Pilot error caused the midair collision of two Navy Blue Angel jets in January, but the pilot was not negligent and will not be disciplined, the Navy has ruled. Marine Corps Maj. Charles "Chase" Moseley, 34, was faulted for the Jan. 23 collision with Blue Angels leader Cmdr. Pat Moneymaker, 43, near the tream's winter practice airfield at El Centro, Calif., according to a Navy report of the accident. The News Journal received a copy of the report Tuesday after filing a request for the document through the Freedom of Information Act. The accident happened during an afternoon training flight in which Moseley attempted to "clear" or leave a formation because of control problems. Moseley told investigators that as he tried to clear the formation he realized his F/A-18 Hornet was too close to Moneymaker's plane, and seconds later the aircraft collided. However, the investigation report specifically recommended Moseley not be punished because he was not negligent, and he followed proper procedures before and during the accident. That recommendation was endorsed by Moneymaker; Rear Adm. Jimmie Taylor, chief of naval air training; and Vice Adm. John Disher, chief of naval eduction and training. The report also recommended more flexibility in the training procedure to allow more room for the pilots to "clear" the maneuvers. Moneymaker said Tuesday that had been done. The collision was so violent the pair of twin-engined jets actually became locked to one another for about four seconds before Moseley ejected from his aircraft, freeing the two jets. Moseley's aircraft flew upside down for several miles before the left wing fell off and the jet crashed and was destroyed on federal land near the base, according to the investigation. Moneymaker's aircraft sustained heavy damage to the right wing, but he made a safe emergency landing at El Centro. Moneymaker's aircraft had the entire right wing replaced at a cost of $188,255.00, according to an estimate prepared by Blue Angel's maintenance crew and included in the report. At the time of the accident, Moneymaker had been commanding officer of the Blue Angels for more than a year. Moseley has been a pilot in the Marine Corps since 1980. Moseley had joined the Blue Angels about four months before the crash and had only 61 flying hours with the team. The accident happened during the first of three "fan break," designed to have four aircraft in a diamond formation, in a constant left bank between 50 to 55 degrees descending down to no less than 150 feet off the ground and then up with all four jets trailing smoke. Moseley was working on a smoothness problem that was aesthetic and not a safety concern, and exciting the maneuver, the investigation concluded. Moseley was to Moneymaker's right and slightly low and to the rear. Shortly after Moseley positioned the craft, he noticed his aircraft was moving slightly up and down and his attempts to smooth the movements only seemed to aggravate them. He radioed "Chase (his call sign) is clear," according to the investigation. As Moseley attempted to clear the formation, he realized his jet was too close to Moneymaker's. The two aircraft locked together and then suddenly rolled further left to about 150 degrees left bank, headed down at about 20 to 30 degrees, Moseley said. Sitting upside down, seeing the desert through his canopy, and not getting a response from his aircraft, Moseley ejected. The Blue Angel season was not affected by the accident. The team is scheduled to do two shows this weekend in Portland, Ore. They are scheduled to perform an airshow over Pensacola Beach on July 14.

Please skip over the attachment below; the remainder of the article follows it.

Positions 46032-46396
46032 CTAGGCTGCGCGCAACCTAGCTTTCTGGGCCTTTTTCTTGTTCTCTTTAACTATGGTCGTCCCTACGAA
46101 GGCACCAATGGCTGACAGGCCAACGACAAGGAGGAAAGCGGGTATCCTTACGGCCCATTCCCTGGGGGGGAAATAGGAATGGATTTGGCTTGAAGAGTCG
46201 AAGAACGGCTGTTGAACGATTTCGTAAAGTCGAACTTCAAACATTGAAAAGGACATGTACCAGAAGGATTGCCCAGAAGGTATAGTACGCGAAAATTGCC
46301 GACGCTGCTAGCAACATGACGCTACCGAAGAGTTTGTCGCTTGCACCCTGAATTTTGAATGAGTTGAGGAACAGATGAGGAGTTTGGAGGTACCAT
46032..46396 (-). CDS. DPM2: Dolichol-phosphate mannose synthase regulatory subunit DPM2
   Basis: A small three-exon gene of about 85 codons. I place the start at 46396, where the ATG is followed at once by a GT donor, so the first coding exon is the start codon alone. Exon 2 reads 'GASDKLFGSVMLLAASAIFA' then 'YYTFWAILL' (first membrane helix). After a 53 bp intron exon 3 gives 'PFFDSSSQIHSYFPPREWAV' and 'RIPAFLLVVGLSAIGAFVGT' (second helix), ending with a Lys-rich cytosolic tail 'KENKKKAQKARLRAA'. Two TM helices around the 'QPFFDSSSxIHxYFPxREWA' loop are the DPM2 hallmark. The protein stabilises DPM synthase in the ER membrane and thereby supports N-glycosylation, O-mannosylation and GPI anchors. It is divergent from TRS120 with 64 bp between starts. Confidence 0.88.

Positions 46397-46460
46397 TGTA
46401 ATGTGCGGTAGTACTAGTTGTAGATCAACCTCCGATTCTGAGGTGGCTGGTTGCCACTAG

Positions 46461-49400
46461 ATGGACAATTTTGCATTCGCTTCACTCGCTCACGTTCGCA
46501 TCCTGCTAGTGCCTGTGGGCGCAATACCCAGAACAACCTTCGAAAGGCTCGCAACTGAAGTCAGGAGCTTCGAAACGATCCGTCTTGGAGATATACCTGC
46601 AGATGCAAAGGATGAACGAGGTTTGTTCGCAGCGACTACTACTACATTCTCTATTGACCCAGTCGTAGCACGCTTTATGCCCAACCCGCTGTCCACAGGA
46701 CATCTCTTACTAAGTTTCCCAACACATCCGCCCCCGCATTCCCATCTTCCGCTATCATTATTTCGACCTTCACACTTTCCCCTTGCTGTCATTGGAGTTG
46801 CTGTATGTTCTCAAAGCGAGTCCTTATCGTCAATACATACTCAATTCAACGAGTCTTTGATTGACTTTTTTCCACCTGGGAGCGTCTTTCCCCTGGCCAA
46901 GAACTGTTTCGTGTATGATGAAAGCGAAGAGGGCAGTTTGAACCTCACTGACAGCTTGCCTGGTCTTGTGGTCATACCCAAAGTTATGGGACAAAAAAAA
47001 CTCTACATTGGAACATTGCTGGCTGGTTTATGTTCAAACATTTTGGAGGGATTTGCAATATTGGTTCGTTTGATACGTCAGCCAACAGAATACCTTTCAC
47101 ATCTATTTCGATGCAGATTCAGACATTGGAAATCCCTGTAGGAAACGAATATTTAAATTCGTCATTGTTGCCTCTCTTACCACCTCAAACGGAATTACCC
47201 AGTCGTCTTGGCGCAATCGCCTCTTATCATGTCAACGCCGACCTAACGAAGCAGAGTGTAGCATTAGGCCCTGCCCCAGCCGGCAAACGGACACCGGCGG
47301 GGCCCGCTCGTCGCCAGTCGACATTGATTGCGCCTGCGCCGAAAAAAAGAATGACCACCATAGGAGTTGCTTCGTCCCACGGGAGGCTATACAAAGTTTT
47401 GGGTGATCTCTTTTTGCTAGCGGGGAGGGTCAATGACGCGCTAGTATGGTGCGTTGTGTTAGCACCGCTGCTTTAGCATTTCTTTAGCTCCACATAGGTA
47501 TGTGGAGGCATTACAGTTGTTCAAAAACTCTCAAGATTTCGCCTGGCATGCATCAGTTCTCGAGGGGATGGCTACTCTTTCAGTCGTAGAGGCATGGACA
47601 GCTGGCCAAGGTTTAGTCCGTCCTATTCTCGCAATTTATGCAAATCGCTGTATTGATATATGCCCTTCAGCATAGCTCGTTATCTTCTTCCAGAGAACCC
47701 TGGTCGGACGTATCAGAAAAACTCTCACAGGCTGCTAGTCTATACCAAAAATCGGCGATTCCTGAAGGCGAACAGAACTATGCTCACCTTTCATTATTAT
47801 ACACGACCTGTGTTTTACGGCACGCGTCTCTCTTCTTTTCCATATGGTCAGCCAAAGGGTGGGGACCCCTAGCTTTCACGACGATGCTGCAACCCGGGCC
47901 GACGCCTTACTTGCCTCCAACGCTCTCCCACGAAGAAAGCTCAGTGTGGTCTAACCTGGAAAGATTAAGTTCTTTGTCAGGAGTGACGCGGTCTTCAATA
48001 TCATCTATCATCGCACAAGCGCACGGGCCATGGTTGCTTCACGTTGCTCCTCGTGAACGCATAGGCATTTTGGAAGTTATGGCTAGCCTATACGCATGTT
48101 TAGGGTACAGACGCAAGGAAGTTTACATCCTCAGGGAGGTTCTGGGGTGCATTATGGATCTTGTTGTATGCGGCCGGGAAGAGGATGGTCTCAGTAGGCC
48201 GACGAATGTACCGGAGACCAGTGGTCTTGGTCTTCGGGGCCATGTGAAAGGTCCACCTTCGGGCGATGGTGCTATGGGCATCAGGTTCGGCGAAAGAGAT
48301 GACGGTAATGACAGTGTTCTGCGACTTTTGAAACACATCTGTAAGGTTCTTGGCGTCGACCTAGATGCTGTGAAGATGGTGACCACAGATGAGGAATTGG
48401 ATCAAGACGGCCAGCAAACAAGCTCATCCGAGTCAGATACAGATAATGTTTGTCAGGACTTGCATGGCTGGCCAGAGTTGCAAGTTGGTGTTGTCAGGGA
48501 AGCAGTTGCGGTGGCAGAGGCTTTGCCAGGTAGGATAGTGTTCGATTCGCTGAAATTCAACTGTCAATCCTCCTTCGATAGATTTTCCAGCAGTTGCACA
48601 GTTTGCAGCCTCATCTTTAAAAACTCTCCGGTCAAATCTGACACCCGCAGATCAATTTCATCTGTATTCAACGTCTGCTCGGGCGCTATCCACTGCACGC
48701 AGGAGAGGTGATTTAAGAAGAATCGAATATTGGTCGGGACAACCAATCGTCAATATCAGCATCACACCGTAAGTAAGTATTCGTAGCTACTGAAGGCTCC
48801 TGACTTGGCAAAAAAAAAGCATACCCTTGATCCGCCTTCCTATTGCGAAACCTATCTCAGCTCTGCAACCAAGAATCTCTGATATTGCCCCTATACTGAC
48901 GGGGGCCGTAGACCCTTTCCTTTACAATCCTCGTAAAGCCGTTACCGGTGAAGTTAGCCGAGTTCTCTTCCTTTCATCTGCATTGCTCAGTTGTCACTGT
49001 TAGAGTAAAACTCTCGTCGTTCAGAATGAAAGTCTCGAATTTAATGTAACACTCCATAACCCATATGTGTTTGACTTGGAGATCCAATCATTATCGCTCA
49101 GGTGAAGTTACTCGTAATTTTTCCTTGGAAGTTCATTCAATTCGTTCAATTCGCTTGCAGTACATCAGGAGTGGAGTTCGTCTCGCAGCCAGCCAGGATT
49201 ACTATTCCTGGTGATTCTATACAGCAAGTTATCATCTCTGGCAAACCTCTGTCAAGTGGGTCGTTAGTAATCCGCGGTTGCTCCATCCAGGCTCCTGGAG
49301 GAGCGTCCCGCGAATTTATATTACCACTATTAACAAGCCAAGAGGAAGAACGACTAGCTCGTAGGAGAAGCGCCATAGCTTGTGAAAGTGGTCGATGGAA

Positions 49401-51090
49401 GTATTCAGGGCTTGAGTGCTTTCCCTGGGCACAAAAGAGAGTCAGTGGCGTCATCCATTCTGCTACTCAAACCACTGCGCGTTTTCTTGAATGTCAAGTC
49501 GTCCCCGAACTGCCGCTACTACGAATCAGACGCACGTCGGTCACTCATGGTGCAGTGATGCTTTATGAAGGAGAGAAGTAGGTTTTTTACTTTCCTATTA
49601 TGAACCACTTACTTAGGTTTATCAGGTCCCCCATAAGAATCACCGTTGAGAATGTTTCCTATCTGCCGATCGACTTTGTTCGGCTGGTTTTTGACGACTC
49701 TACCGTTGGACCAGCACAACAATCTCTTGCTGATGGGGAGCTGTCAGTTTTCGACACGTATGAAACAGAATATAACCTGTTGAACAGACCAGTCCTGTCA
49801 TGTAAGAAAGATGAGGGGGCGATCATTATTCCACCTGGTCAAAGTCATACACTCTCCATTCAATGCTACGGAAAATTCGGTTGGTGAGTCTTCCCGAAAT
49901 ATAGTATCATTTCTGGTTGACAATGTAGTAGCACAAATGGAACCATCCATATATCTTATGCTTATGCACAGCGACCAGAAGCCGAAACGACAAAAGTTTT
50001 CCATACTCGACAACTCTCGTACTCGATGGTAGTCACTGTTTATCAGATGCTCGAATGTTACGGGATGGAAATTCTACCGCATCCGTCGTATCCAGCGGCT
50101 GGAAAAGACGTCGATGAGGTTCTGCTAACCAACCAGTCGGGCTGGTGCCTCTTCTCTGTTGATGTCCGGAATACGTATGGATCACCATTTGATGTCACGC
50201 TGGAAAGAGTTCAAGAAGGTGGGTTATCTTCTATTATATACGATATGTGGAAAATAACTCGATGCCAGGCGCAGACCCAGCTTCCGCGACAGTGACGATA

Newspaper clipping submitted by Linda Moneymaker/Iversen